Tuesday, July 26, 2011

A 2 Z: Joy to be counted

A few years ago I was driving to college, stressed and late. I'd slept through my alarm and then dragged myself from bed feeling ill and aching all over. No, I didn't have the flu, just my normal health issues acting up. I left the house late and in a hurry, forgetting my homework, only to get stuck waiting for the bridge to come down after it stopped traffic to let a tall boat through.

I was mentally rehearsing the tale of all my unfortunate events when I was struck with a thought (or perhaps hit upside the head by the Holy Spirit?)... I had a choice: I could keep bemoaning my troubles, or I could choose to move on and be happy today.

It's a tough choice. Let's face it, sometimes we like wallowing in our misfortunes. Who's up for a pity party?! Certainly any given day we have plenty of things to find fault with. We've all heard the verse from James, "Count it all joy, my brothers, when you meet trials of various kinds," but how do we do that, and why?

Not to say it's wrong to tell a friend what's troubling you, or laugh about mishaps, but it is wrong to live with an attitude of "woe is me" or get so caught up with life that we forget to be thankful. Ultimately it comes down to a choice we have to make.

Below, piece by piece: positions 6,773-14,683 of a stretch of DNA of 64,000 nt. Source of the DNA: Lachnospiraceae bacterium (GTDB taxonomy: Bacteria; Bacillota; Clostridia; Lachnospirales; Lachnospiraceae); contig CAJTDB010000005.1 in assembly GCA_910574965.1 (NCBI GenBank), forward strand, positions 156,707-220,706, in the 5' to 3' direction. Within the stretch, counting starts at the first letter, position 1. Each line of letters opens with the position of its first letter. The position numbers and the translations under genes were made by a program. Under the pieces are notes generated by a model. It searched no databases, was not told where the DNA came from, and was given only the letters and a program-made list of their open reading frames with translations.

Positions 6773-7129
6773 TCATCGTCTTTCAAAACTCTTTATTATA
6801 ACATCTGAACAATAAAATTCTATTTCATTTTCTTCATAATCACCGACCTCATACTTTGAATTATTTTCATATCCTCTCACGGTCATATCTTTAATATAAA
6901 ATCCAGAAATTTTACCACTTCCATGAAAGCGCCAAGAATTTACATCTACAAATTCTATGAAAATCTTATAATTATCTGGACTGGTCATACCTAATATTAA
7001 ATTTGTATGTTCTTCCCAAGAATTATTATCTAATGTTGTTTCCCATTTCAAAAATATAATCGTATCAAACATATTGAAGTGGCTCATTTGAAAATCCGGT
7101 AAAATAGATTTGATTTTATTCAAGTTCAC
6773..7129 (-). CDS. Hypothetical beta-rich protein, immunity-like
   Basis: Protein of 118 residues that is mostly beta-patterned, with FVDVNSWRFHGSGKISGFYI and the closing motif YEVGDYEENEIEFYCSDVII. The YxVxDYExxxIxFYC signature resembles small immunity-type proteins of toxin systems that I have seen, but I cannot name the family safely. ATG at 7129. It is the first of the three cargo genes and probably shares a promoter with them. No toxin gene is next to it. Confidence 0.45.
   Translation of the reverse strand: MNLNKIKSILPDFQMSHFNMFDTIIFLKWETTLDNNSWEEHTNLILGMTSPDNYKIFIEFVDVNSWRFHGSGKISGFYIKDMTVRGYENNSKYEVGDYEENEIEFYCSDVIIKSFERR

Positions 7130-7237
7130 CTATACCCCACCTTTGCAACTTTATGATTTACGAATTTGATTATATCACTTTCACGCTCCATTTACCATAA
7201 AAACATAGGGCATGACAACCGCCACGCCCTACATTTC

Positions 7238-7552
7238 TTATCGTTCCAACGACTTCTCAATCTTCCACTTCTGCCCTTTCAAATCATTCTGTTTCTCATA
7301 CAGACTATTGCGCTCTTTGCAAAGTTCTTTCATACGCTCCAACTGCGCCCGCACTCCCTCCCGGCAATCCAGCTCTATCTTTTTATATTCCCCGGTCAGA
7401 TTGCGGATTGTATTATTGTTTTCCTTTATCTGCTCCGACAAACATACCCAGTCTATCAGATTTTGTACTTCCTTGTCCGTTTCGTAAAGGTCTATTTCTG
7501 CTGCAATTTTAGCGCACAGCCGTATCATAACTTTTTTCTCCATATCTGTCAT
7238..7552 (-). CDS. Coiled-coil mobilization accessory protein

Are we willing to be Pollyannas and look for the glad things in life? Are we able to acknowledge that God is good even when life seems bad? Can we call out to God for help and ask Him for joy, even in difficult times?

Looking at the rest of the passage in James helps give reason for what seems like a backwards response. "Count it all joy, my [sisters], when you meet trials of various kinds, knowing that the testing of your faith produces endurance. And let endurance have its perfect result, so that you may be perfect and complete, lacking in nothing." Some versions say "...that you may be mature and complete...."

Here are some of the things I can count as joy:

+ I am a writer, with exciting stories always in my head to entertain me, and sometimes on paper to entertain others. (I got the 2nd draft of my novel Reaching Sky done this week! and my collaborative Peculiar People's orphan train book is almost done with the first section)